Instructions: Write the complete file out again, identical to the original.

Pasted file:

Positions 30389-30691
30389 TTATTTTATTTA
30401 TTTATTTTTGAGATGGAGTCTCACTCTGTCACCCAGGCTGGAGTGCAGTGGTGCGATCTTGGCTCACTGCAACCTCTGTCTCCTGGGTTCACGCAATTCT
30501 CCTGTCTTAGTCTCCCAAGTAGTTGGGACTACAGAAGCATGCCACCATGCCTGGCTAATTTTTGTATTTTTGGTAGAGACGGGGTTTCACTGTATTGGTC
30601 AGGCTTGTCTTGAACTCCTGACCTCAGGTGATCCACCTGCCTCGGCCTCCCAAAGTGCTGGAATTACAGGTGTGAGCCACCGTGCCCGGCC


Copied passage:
Positions 30389-30691
30389 TTATTTTATTTA
30401 TTTATTTTTGAGATGGAGTCTCACTCTGTCACCCAGGCTGGAGTGCAGTGGTGCGATCTTGGCTCACTGCAACCTCTGTCTCCTGGGTTCACGCAATTCT
30501 CCTGTCTTAGTCTCCCAAGTAGTTGGGACTACAGAAGCATGCCACCATGCCTGGCTAATTTTTGTATTTTTGGTAGAGACGGGGTTTCACTGTATTGGTC
30601 AGGCTTGTCTTGAACTCCTGACCTCAGGTGATCCACCTGCCTCGGCCTCCCAAAGTGCTGGAATTACAGGTGTGAGCCACCGTGCCCGGCC